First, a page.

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Use of feathers to assess polychlorinated biphenyl and organochlorine pesticide exposure in top predatory bird species of Pakistan

Abbasi, Naeem Akhtar, Eulaers, Igor, Jaspers, Veerle L.B., Chaudhry, Muhammad Jamshed Iqbal, Frantz, Adrien, Ambus, Per Lennart, Covaci, Adrian, Malik, Riffat Naseem
The Science of the total environment 2016 v.569-570 pp. 1408-1417
DDE (pesticide), DDT (pesticide), Milvus migrans, aquatic habitat, birds of prey, carbon, feathers, hexachlorobenzene, nitrogen, omnivores, piscivores, polychlorinated biphenyls, stable isotopes, tail, Pakistan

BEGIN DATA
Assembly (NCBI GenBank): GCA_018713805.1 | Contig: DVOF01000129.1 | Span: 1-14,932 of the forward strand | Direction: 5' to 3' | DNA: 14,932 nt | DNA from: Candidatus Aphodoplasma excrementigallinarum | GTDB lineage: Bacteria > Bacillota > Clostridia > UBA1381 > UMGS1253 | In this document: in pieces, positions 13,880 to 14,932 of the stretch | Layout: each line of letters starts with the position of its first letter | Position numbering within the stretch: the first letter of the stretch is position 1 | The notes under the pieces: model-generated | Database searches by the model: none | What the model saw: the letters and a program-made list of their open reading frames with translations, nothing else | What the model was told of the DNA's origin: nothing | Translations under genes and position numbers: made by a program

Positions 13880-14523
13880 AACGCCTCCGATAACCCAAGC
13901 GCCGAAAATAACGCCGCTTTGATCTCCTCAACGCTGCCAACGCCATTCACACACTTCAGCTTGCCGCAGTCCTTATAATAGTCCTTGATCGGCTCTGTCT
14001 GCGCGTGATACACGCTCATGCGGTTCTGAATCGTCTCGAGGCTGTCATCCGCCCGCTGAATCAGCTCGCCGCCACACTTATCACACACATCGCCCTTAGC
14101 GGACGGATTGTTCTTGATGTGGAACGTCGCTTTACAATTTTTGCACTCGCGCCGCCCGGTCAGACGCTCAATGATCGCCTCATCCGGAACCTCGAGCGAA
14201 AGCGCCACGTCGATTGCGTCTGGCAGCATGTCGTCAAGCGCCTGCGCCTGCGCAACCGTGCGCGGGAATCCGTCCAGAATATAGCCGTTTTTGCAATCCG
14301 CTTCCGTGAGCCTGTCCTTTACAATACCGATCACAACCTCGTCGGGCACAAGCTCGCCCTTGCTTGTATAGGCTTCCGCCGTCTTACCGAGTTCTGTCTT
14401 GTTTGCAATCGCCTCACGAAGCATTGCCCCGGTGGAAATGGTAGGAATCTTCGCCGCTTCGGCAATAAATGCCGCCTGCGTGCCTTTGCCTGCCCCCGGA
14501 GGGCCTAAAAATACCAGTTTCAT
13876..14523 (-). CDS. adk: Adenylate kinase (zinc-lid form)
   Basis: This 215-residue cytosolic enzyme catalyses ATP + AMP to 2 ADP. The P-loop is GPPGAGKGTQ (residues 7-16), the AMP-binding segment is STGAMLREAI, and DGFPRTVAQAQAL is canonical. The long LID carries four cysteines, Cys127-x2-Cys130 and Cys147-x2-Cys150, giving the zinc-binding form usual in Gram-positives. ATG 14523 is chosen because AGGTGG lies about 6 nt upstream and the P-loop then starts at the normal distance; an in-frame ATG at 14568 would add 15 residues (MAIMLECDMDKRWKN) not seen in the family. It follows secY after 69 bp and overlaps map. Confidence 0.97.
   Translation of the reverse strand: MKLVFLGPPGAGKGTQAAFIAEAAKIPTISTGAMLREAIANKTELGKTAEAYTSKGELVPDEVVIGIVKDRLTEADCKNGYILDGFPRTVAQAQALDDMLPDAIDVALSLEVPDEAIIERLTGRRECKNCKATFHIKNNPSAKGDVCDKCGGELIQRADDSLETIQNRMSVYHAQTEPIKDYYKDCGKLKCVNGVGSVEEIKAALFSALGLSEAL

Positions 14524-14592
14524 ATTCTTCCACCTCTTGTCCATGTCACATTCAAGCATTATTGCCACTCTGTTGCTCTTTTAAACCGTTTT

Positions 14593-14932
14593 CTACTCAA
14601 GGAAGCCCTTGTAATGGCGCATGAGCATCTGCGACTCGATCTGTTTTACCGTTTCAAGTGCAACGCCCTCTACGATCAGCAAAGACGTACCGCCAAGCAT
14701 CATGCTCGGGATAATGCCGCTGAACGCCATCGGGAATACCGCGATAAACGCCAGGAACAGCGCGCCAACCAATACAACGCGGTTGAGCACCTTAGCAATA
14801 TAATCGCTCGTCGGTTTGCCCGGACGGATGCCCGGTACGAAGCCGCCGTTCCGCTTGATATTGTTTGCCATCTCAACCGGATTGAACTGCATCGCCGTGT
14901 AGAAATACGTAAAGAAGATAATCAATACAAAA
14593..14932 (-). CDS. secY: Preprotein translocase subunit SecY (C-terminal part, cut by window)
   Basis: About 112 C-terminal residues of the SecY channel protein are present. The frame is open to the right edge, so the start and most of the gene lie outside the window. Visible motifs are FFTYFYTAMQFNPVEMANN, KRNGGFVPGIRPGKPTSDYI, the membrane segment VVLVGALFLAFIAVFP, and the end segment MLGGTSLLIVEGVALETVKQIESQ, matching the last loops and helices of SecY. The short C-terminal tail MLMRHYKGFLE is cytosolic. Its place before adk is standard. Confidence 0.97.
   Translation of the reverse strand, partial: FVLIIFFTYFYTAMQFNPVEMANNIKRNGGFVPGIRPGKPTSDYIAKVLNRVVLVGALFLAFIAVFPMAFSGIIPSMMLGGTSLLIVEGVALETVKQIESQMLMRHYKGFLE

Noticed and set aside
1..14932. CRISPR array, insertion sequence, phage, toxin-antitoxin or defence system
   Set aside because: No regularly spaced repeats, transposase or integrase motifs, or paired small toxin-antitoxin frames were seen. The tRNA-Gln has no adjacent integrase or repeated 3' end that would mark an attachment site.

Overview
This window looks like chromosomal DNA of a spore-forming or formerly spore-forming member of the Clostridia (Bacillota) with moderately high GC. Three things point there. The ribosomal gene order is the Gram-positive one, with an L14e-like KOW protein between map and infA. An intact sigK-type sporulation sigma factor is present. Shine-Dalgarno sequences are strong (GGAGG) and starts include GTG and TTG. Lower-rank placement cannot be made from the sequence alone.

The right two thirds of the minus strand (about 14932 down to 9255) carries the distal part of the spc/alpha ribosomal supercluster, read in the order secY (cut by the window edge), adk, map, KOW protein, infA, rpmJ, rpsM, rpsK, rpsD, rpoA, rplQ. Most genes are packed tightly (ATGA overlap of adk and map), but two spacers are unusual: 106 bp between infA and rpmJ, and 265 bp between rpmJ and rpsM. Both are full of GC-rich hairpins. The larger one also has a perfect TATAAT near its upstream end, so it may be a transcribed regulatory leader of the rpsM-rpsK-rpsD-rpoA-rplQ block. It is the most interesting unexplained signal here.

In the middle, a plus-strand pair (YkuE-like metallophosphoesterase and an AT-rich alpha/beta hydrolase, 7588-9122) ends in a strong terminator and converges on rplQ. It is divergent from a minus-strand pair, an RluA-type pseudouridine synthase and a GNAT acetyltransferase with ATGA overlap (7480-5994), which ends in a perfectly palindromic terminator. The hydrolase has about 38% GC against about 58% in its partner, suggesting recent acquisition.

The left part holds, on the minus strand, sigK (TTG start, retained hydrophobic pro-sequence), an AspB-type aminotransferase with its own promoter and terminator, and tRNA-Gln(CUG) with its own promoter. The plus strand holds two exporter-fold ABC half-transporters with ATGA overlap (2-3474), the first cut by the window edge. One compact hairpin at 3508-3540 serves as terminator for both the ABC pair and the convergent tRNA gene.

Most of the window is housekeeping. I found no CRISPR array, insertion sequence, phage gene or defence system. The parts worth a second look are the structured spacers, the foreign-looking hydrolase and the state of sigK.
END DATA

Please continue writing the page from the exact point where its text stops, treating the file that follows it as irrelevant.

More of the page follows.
Little is known about the levels of organochlorines (OCs) in predatory bird species from Asia or the factors governing their concentrations. This study is the first report on concentrations of polychlorinated biphenyls (PCBs) and organochlorine pesticides (OCPs) in predatory birds of Pakistan. The concentrations of PCBs and OCPs were investigated using tail feathers of ten different species of predatory birds. In addition, concentration differences among body, tail, primary and secondary feathers were investigated for six individuals of black kite (Milvus migrans). Ranges of concentrations were highest for dichlorodiphenyldichloroethylene (p,p′-DDE: 0.11–2163ngg−1 dry wt.) followed by dichlorodiphenyltrichloroethane (p,p′-DDT: 0.36–345ngg−1 dry wt.), hexachlorobenzene (HCB: 0.02–34ngg−1 dry wt.), ∑PCBs (0.03–16ngg−1 dry wt.) and trans-nonachlor (TN; 0.01–0.13ngg−1 dry wt.). CB 118, 153, 138, and 180 along with p,p′-DDE were found as the most prevalent compounds. ∑PCBs and ∑DDTs were significantly different among species (both p<0.01) and omnivorous, scavengers, carnivorous and piscivorous trophic guilds (all p<0.03). Only ∑PCBs were significantly differentamong different families of birds (p<0.01). Values of stable isotopes (δ13C and δ15N) differed significantly (all p<0.01) among species, families, trophic guilds as well as terrestrial and aquatic habitat but not between nocturnal and diurnal predators (p=0.22 for δ13C; p=0.50 for δ15N). Concentrations of ∑PCBs, ∑DDTs and trans-nonachlor, but not HCB (p=0.86), were significantly different among different feather types (all p<0.01). Trophic and taxonomic affiliation as well as dietary carbon sources (δ13C) for species were identified as the variables best explaining the observed variation in exposure to the studied compounds. The significance of contributing factors responsible for OC contamination differences in predatory birds should be further elucidated in future studies.